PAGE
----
Global growth remains desynchronized, with the Eurozone, Japan and the UK showing an ongoing moderation in growth, whilst the US remains robust.
In July, US Treasury (UST) yields rose. US-China trade tensions continued to persist. The risk of a trade war between the US and Europe tempered after the two countries announced they will cut trade barriers.
The Australian bond market (as measured by the Bloomberg AusBond Composite 0+ Yr Index) was up 0.16% over the month. The yield curve flattened as the spread between long-term and short-term bond yields narrowed. 3-year government bond yields ended the month up 3 basis points (bps) while 10-year government bond yields also rose, up 2 bps to 2.65%.
In March 2018, Bloomberg announced a conditional decision to include Chinese bonds in its flagship bond index: Bloomberg Barclays Global Aggregate, starting from April 2019.
In June, the US Treasury (UST) curve flattened. The US Federal Reserve (Fed)'s 25 basis points (bps) rate hike was accompanied by a more hawkish tone, supporting higher short-term rates.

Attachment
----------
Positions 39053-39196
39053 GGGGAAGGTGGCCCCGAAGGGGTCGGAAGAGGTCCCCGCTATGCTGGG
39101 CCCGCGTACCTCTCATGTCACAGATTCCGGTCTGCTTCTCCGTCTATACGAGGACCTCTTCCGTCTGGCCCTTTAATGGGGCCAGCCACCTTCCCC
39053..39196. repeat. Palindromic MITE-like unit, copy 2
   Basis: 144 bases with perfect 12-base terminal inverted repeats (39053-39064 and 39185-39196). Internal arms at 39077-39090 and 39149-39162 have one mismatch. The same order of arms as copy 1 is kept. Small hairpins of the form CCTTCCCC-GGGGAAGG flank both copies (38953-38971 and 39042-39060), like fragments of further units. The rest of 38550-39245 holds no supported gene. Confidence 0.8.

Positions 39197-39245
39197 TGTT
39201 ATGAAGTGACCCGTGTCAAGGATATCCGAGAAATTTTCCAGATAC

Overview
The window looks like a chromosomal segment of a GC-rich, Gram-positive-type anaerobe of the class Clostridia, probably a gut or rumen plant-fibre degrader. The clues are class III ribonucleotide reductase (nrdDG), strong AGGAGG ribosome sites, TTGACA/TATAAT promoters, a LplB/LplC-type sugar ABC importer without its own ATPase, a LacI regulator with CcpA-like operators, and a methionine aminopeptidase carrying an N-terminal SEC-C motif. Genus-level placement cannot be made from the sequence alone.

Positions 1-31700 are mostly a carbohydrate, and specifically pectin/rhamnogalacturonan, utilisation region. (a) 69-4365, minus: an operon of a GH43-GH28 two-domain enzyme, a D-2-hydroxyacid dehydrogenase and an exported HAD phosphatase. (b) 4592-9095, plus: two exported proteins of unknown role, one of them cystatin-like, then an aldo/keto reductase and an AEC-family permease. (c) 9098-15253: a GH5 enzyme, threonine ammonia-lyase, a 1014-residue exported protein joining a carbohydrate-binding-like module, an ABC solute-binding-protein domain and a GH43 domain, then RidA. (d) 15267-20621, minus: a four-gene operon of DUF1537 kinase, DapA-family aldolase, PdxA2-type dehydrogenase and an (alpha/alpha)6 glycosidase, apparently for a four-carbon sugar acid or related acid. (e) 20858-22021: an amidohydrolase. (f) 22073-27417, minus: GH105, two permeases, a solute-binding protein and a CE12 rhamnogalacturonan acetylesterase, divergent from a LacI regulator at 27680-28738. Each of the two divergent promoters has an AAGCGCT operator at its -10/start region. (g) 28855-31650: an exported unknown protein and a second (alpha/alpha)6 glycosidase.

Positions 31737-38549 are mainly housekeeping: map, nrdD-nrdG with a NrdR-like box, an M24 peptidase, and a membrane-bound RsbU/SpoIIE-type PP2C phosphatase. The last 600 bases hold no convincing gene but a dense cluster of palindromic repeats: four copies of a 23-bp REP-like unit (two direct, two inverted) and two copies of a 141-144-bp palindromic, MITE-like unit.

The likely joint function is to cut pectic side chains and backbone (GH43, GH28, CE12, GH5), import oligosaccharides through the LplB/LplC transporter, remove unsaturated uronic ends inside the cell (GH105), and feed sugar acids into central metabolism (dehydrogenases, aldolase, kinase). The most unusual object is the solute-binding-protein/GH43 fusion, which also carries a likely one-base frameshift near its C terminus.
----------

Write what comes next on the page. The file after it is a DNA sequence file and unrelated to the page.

Global growth is becoming increasingly less synchronized, with the Eurozone, Japan and UK showing an ongoing moderation in growth, whilst the US remains robust.
Our London-based Emerging Market fixed income portfolio manager provides an update for Latin American markets in the midst of a hectic election schedule. Despite the risks, pro-market reforms should still progress to varying degrees across the region.
In May, US Treasury (UST) yields ended lower. A solid US jobs report supported the bearish bias in UST yields that prevailed.
The ECB recently celebrated its 20-year anniversary and instead of a birthday cake, DB research released a compelling chart about how different asset classes have performed over this time period.
Despite uninspiring global equity performance in the last three months, at least for USD-based investors, Nikko AM’s Global Investment Committee continues to be positive on global equities on a one-year view, particularly those in Japan, Europe and the Asia Pacific, but remain unenthusiastic on global bonds.